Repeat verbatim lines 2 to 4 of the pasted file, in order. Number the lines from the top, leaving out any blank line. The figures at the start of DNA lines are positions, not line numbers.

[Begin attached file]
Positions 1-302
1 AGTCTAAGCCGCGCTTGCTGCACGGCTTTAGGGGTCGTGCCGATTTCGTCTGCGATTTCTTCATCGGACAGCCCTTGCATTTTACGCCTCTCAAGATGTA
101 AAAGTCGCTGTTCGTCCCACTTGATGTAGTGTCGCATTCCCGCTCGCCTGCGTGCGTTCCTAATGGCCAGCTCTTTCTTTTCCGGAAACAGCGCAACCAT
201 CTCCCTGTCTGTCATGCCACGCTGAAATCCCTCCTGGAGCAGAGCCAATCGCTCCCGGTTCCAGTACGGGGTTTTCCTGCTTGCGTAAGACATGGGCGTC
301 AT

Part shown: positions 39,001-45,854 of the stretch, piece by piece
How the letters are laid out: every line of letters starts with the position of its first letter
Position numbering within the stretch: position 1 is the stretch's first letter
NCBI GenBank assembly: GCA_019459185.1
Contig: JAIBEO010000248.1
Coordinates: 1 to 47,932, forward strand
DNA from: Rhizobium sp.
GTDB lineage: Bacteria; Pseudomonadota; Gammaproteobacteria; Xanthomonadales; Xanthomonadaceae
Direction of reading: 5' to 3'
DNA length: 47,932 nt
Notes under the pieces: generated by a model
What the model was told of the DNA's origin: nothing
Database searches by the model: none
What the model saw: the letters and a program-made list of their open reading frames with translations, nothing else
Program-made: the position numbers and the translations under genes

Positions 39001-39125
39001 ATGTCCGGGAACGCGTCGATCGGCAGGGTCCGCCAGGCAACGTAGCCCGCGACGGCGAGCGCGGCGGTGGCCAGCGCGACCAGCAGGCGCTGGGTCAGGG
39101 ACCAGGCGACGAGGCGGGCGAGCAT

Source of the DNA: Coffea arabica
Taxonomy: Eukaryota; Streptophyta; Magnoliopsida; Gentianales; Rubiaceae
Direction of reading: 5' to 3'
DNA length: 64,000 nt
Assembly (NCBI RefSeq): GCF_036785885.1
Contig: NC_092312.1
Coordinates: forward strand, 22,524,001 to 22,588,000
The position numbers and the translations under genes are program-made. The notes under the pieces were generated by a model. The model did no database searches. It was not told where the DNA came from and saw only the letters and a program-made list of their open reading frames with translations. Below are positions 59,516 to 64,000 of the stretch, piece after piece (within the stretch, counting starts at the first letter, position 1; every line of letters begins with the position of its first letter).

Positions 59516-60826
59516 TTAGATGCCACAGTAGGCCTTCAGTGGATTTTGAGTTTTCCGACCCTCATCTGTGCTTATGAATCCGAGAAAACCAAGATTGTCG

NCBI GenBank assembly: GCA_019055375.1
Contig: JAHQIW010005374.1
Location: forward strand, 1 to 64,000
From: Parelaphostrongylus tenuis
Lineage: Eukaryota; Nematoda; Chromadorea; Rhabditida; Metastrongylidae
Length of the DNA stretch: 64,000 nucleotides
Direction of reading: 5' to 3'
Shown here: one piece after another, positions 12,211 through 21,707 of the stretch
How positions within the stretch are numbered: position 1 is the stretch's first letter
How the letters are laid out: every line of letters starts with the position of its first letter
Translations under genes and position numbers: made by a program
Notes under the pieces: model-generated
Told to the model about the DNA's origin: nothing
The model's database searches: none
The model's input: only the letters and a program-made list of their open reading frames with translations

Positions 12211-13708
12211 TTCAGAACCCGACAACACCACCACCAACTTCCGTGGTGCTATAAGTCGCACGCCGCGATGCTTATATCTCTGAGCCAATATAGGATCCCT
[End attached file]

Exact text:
1 AGTCTAAGCCGCGCTTGCTGCACGGCTTTAGGGGTCGTGCCGATTTCGTCTGCGATTTCTTCATCGGACAGCCCTTGCATTTTACGCCTCTCAAGATGTA
101 AAAGTCGCTGTTCGTCCCACTTGATGTAGTGTCGCATTCCCGCTCGCCTGCGTGCGTTCCTAATGGCCAGCTCTTTCTTTTCCGGAAACAGCGCAACCAT
201 CTCCCTGTCTGTCATGCCACGCTGAAATCCCTCCTGGAGCAGAGCCAATCGCTCCCGGTTCCAGTACGGGGTTTTCCTGCTTGCGTAAGACATGGGCGTC